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(Pocket-lint) - Olympic gold medal winning sprinter and now running coach Linford Christie has always used technology as part of his training regime, but believes that young athletes, including those competing for Team GB at the London 2012 Games, have never had it so good.

However, in an exclusive one-to-one interview with Pocket-lint, he also revealed that there was much more money in the sport when he was competing.

Christie, who won the 100 metres sprint gold at the Barcelona Olympics in 1992, explained that while the tech he used to help him train in the 1980s and early Nineties was hugely expensive, even a humble smartphone is an important tool for the current generation.

"I bought my starting machine in, gosh, maybe 1984 or something like that," he told us. "And at that time I paid $500 dollars for it [more than$1,100 in today’s money]. And it’s a big box – they’ve got little tiny things now.

"Now, you’ve got a camera on all the phones, you can watch your technique, you can learn so much about things."

His coaching is certainly benefiting from this new wave of cheaper, more accessible tech. "We use a lot of technology," said Christie. "We use a timing machine. We do block starts and everything else. We’re always trying to get quicker, so it tells you how fast you run, every 10 metres or so.

"The stopwatches are a lot better now: you can time five, six or even maybe 20 people. We’ve got a machine that trains your reaction. And there’s even so many things that you can use to help athletes recover from injuries and get them back on the track."

And it doesn't stop at the current generation of gadgets. "Sports technology has also improved so much. Spikes are a lot better, and the tracks are a lot faster. All of the clothing is more aerodynamic. Nutrition. Everything is just so much better," Christie explained.

"When I first started running, we ran on cinders. And if you fell on that, you had to pick it out yourself. We didn't even have St John's Ambulance crew around."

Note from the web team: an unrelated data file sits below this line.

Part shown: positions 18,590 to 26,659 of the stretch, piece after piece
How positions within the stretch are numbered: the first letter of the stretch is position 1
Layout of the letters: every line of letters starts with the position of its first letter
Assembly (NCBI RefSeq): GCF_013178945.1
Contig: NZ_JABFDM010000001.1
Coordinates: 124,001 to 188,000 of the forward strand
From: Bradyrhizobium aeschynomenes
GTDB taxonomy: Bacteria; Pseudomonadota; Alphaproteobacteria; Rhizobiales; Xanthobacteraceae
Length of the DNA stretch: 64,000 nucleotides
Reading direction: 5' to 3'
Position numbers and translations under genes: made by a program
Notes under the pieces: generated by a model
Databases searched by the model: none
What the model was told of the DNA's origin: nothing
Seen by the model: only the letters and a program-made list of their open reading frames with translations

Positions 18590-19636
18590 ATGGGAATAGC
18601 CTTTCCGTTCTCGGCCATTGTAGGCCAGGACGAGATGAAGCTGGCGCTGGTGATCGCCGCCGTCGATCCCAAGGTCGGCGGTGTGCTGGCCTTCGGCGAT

But although the technology is definitely helping the new generation of athletes train and perform, not everything is better in the 2010s. The money, for starters.

Christie told us that instead of getting more money, track and field athletes, Team GB members included, are actually being paid less than he got 20 years ago. And that's to the detriment of the sport. "There’s less money now than when I was competing. There’s a lot less money," he said.

"Those days, we were more independent. We could do what we wanted to do. If we wanted to go here or there to train, we could afford it. Now there’s not so much money, so there’s more control. The athletes nowadays, they’re bit more Stepford Wife-ish. And I think that’s where it’s gone wrong."

The money Christie and those of his generation made allowed them to dedicate 100 per cent of their time and effort to their sport. "We just trained full time because we made a living; sponsorship and those sorts of things. And when you ran, you got paid appearance money," he said.

"Now, these guys they run for bonuses and the bonuses are dwindling because there’s less money and more people fighting for it. It’s one of the few professions where the wages have gotten less due to progress or inflation."

Sad as that may be though, he did point out that Britain is one of the best in the world at looking after its sportsmen and women. "We're the best," he proudly proclaimed. "We have more meets than anyone else - especially track and field. And we have more resources than anybody else [in Europe] to hone the best athletes."

Roll on the Olympic Games.

Linford was commissioned by Currys and PC World to create an exercise training video for store colleagues motivating them through a summer of epic sporting events and therefore strong TV, tablet and laptop sales.

Check out www.currys.co.uk and www.pcworld.co.uk.

Writing by Rik Henderson. Originally published on 16 April 2013.